[TAG] [2 cents TIP] efficient use of "-exec" in find
ny at youngman.org.uk
Mon Feb 1 11:59:12 MSK 2010
On Monday 01 February 2010 02:49:23 Ben Okopnik wrote:
> You're right - I missed that. What is the point of using 'du -k' at all,
> if all you're trying to do is get the size of the file? Seems to me
> that 'find ~ -type f -ls' or maybe 'find ~ -type f -printf "%k\t%f\n"'
> would do everything you need.
Well du -k and find -ls will usually give completely numbers, e.g.
$ echo > /tmp/junk.txt
$ find /tmp -iname junk.txt -ls
981301 4 -rw-r--r-- 1 neil neil 1 Feb 1
$ du -k /tmp/junk.txt
neil ~ 08:02:45 505 $
In the above example "find -ls" shows that /tmp/junk.txt is a 1 byte file. On
the other hand "du -k" reports that it's disk usage is 4kB. Both are correct,
because they are measuring different things. If you want to know how much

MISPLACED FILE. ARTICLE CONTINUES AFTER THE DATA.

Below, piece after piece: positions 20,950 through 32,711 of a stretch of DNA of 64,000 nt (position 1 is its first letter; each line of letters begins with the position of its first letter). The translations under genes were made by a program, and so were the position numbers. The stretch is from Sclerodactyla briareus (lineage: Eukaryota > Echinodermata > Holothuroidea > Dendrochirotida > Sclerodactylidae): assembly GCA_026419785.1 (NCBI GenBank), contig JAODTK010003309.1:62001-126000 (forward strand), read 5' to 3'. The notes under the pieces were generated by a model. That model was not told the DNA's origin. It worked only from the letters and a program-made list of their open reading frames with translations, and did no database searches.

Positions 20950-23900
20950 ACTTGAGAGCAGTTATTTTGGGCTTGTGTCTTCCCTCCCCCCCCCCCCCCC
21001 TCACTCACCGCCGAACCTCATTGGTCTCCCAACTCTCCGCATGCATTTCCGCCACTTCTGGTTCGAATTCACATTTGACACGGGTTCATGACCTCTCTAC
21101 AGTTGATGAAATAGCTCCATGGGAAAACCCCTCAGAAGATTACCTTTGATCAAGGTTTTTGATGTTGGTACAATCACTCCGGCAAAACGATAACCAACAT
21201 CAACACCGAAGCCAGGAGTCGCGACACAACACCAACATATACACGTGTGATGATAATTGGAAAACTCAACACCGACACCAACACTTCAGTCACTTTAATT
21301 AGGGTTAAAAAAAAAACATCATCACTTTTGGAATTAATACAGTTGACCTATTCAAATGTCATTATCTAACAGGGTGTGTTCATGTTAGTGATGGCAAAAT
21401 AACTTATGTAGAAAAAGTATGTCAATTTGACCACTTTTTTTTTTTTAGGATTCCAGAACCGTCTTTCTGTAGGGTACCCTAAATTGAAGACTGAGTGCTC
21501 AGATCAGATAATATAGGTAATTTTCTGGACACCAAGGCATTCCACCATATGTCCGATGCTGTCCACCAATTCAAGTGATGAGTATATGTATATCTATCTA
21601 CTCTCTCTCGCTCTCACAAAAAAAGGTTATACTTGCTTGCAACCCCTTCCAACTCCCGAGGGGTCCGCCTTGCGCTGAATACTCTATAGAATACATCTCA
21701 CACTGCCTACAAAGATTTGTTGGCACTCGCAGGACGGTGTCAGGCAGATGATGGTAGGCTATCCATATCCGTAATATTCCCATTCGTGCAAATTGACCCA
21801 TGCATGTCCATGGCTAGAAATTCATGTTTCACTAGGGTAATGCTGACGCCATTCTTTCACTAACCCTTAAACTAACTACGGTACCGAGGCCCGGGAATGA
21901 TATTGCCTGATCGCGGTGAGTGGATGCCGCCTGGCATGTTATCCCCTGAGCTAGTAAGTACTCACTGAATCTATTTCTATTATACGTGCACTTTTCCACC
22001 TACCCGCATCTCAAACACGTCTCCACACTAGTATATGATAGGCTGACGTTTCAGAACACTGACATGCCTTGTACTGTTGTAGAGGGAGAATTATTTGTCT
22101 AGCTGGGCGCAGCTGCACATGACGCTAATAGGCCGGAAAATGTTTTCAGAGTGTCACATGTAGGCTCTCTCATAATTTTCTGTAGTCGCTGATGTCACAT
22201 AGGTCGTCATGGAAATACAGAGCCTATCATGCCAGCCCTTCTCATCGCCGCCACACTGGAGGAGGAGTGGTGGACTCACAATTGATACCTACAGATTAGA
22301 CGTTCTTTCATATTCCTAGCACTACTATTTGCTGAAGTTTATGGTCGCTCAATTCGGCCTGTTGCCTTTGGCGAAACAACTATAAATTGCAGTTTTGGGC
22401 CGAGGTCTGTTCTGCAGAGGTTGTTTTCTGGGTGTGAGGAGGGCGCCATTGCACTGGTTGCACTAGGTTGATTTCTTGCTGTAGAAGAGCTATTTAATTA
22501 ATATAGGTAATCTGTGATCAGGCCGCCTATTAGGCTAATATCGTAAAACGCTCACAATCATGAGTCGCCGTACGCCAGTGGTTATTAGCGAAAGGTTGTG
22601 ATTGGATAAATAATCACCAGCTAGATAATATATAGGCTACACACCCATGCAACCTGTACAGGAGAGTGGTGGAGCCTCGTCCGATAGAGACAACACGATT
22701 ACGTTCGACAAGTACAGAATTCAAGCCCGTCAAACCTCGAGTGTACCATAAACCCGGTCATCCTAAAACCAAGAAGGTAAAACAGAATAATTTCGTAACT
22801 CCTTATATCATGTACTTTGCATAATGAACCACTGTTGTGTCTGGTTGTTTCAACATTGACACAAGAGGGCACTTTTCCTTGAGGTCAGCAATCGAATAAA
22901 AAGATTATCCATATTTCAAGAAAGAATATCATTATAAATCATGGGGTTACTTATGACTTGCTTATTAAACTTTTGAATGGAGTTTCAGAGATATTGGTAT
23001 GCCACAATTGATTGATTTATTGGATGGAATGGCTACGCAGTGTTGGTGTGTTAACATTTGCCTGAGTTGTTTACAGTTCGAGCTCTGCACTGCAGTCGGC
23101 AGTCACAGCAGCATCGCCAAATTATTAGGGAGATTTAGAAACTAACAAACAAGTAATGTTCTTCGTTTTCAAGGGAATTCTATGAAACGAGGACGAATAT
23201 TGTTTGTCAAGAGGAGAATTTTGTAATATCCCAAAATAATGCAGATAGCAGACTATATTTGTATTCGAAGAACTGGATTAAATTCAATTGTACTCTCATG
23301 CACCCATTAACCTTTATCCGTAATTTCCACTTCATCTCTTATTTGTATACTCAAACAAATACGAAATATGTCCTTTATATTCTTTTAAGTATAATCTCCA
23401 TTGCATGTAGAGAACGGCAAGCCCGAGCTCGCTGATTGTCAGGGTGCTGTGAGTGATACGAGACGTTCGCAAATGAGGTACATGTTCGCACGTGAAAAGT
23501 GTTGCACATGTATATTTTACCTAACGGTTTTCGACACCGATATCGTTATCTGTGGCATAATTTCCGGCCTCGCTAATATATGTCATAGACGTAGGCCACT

data is in your files, you need "ls -l" or equivalent. If you want to know
how much disk space is taken up, you need "du".
Experienced users will be aware that a file consists of a series of blocks and
a whole block is allocated whenever there is insufficient space allocated for
data written to the file. As a result, a whole block will be allocated on
disk for a 1 byte file and as a block on my filesystem is 4kB that means that
a single file uses up 4kB of disk space, as reported b "du -k", although it
only contains 1 byte of data, as shown by "find -ls".
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